Deer are one of the most commonly seen wildlife in the United States (if not the entire world, depending upon country population). These stunning herd animals make really beautiful subjects, with their slender legs and beautiful faces. However, capturing deer really does come down to being well versed in wildlife photography.
There are several difficulties that come with capturing deer. It does take specific cameras settings and techniques to properly frame these gorgeous animals in your viewfinder. But by adhering to these six secrets, you can really excel in your wildlife deer photography!
The Difficulty with Photographing Deer
As beautiful and serene as deer are, they can be a fairly complicated subject to capture.
For starters, deer are skittish and prone to avoiding people. This means that you’ll really have to travel out into nature to find them.
Secondly, once you’ve found the deer, you have to keep them there- by not scaring them!
Thirdly, as a wild animal, they may not be cooperative and give you the photograph you want. You need to adapt to their behavior and capture what they give you (and not be frustrated). It may be tempting to coax the deer with food, but this is a terrible idea! Outside of being dangerous, it’s unsafe for the deer to become too familiar with people as they will then become dependent upon humans to feed them (bad for the ecosystem).
Finally, it’s very important to be wary of hunters in your area to ensure an accident doesn’t happen. Make sure to keep in contact with rangers and be mindful during hunting season.
1. Telephoto Lenses Are Your Best Friend
Using lenses that capture far away subjects as if they are right next to you is a must have for capturing deer. As a wild animal, it isn’t safe (and even if it was, not recommended) to approach closely. This can spook the deer or disturb its natural behavior. As such, a telephoto lens is a popular addition to deer photographer bags!
Telephoto lenses are long focal length lenses that can remind you a bit of a telescope. These lenses can zoom you very close to your subject! Used most by animal and sport photographers, telephoto lenses allow you to sit far back and capture subjects as if you were right next to them.
Lenses like the 70-200mm F/2.8 telephoto zoom lens is a great purchase, or the 85mm F/1.4 telephoto lens is another great option. That being said, because you may not know where the deer will go, it is still suggested to lean on a lens that can change its focal length such as the 70-200 rather than the 85mm which is a fixed focal length. But, really, it’s up to you!
2. Silent Shooting Mode is Key
You never want your photography to interfere with what is happening. Set the camera to Silent Shooting Mode so that your shutter sounds aren’t scaring or distracting the deer. Nothing is a worse shame than waiting hours for a herd of deer only to have them scamper off from the sound of your camera.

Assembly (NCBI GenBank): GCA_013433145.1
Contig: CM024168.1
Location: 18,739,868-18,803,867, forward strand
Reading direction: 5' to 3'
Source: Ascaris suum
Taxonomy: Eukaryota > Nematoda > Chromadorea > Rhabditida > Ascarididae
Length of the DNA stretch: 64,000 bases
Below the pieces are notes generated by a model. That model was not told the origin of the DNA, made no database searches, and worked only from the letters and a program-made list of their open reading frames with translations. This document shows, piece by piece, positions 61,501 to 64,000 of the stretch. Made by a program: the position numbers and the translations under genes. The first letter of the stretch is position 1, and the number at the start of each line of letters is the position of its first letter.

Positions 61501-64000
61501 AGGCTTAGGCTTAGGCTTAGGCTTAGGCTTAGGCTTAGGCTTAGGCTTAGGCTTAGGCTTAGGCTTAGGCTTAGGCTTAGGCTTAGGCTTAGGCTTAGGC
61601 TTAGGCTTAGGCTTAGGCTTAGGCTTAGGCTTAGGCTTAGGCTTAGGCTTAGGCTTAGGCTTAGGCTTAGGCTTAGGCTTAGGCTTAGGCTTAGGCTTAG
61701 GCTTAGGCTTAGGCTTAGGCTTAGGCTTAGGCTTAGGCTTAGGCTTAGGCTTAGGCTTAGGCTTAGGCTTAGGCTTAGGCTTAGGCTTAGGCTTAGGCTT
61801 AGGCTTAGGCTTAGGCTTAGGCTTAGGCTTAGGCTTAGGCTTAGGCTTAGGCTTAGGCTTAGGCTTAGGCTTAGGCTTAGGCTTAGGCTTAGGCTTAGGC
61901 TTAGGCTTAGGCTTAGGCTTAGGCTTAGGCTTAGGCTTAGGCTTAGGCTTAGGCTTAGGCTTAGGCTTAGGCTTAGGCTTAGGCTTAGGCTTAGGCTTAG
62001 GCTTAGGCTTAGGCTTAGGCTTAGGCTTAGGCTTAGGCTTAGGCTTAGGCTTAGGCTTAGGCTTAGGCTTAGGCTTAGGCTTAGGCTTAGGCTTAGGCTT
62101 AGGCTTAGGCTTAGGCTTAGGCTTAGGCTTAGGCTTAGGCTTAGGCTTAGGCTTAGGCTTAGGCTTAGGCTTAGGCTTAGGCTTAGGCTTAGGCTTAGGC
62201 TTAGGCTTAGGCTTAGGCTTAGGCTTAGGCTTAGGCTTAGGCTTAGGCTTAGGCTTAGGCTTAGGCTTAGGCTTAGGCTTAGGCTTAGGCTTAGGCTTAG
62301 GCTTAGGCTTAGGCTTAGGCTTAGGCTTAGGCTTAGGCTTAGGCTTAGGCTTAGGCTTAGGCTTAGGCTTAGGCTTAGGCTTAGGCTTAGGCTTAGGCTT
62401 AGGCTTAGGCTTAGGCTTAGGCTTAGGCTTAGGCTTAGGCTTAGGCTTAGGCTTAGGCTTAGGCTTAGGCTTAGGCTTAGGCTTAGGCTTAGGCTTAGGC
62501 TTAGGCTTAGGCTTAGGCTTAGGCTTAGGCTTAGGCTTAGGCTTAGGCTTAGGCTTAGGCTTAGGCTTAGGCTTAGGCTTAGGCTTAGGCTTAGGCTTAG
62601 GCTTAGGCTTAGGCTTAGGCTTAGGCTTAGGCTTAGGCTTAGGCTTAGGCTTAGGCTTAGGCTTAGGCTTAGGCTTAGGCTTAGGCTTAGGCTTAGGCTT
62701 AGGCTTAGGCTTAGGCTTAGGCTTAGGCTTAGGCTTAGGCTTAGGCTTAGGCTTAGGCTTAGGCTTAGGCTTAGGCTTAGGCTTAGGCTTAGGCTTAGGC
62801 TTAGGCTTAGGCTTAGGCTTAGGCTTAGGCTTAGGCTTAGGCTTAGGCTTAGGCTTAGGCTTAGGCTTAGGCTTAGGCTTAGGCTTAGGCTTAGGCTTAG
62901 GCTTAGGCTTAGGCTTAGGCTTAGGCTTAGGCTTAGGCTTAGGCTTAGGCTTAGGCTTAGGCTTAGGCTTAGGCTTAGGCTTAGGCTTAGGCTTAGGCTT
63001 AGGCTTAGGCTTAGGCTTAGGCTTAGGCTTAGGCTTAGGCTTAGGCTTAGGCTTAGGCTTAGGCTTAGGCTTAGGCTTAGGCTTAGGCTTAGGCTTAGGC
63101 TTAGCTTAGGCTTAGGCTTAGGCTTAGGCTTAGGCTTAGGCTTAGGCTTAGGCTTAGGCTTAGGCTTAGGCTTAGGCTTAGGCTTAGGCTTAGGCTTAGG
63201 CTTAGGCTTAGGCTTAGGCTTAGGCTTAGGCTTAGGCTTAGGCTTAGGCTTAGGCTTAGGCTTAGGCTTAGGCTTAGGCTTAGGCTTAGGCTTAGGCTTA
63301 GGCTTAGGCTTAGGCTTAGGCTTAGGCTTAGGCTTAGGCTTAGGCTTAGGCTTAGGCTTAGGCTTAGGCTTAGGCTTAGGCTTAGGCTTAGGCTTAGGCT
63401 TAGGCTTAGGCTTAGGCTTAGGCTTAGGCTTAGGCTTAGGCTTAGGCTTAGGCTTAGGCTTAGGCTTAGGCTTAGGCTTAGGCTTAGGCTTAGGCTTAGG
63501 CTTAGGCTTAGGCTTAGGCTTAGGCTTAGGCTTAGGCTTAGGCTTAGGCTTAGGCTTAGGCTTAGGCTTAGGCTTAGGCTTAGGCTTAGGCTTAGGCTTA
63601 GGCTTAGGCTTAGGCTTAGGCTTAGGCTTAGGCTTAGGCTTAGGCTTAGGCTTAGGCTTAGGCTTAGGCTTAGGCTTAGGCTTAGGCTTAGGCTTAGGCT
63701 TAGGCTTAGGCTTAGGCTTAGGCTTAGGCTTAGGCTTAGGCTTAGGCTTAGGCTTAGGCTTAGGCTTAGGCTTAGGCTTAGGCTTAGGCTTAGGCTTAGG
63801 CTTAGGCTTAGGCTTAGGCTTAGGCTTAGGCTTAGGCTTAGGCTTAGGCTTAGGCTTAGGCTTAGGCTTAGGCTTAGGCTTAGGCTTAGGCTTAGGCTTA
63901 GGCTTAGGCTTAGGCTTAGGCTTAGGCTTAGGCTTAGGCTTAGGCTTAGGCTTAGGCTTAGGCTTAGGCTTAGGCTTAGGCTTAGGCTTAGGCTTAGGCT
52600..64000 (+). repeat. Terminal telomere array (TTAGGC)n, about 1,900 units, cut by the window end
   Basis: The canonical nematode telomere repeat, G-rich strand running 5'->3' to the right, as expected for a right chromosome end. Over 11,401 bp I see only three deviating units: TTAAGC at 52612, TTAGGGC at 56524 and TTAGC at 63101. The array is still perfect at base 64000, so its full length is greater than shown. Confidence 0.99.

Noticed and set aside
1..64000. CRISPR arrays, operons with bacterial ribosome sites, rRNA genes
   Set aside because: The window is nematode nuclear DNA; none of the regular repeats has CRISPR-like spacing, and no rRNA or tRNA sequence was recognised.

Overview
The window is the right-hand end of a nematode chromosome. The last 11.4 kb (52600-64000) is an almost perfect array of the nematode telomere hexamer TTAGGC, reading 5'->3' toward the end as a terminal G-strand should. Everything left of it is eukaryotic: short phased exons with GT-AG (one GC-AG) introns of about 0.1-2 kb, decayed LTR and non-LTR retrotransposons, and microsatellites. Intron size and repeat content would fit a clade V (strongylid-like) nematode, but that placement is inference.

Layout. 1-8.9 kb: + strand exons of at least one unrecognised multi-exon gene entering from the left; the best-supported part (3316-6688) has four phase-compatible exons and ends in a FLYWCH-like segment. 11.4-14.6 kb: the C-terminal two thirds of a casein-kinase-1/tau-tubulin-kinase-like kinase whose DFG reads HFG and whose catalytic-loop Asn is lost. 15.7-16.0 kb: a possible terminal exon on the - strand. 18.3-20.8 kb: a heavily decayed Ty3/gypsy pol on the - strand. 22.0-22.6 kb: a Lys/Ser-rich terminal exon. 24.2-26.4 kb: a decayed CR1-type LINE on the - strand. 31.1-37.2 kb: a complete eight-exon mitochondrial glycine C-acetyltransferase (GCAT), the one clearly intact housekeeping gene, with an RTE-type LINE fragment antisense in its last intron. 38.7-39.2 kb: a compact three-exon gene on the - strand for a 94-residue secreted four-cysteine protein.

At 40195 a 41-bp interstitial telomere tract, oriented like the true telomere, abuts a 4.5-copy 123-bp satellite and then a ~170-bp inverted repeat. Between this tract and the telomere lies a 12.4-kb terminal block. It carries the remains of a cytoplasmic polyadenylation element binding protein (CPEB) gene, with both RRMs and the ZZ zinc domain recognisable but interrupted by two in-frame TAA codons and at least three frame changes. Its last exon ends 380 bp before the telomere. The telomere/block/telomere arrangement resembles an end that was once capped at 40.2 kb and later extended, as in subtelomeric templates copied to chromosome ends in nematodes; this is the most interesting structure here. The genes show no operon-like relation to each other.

Although most new DSLR cameras have a silent shooting mode, the truly silent cameras are the Mirrorless lines as these types of cameras have no physical shutter to click (sounds are artificial).
3. Use Continuous Focus to Lock On
Although many deer are very slow moving, serene, and calm as they graze, there may be instances in which deer gracefully leap off into the horizon. As such, you want to be ready for these special moments. You can do so by switching to Continuous Focus.
By default, your camera is set to One-Shot right out of the box. One-Shot achieves automatic focus on your subject for only one image, best used when capturing still life or product photography. Not the case here of course! In the camera menu, go to Autofocus Settings and switch it over to Continuous / AI / AI – C / AI Servo / C mode (depending on camera brand).
Continuous Focus is when the camera’s focus keeps refocusing on the subject as it moves. Even if your subject isn’t going anywhere, it doesn’t hurt to have continuous focus on at all times.
4. Burst Mode Activated!
Going hand in hand with continuous focus is burst mode. Every camera has something called FPS, or Frames-Per-Second. What this discloses is how many pictures a camera can snap per second of shooting.
Set your camera to Burst Mode or High Speed Continuous Shooting and for as long as your finger remains pressed down on the shutter, the camera will capture images as fast as its FPS dictates. This is excellent for sequences of action, from which you can select the best moment!
5. Choose Early Morning or Evening Hours
It’s a good idea to be well versed on the type of deer you are photographing, or how the deer behaves in the area you are shooting in.
For the most part, deer tend to be most active in the early morning or the early evening hours, though this can differ based upon area. Deer in more rural places will be active earlier than those in city areas (as they wait for there to be less people and activity outside).
6. Slow Movements Only
Deer are prey animals- and as such, all of their biology revolves around picking up the slightest disturbances in the area to alert them of predators. This means that any sudden movements can spook them and cause the entire herd to run! Be mindful of your movements and try to be slow and gentle.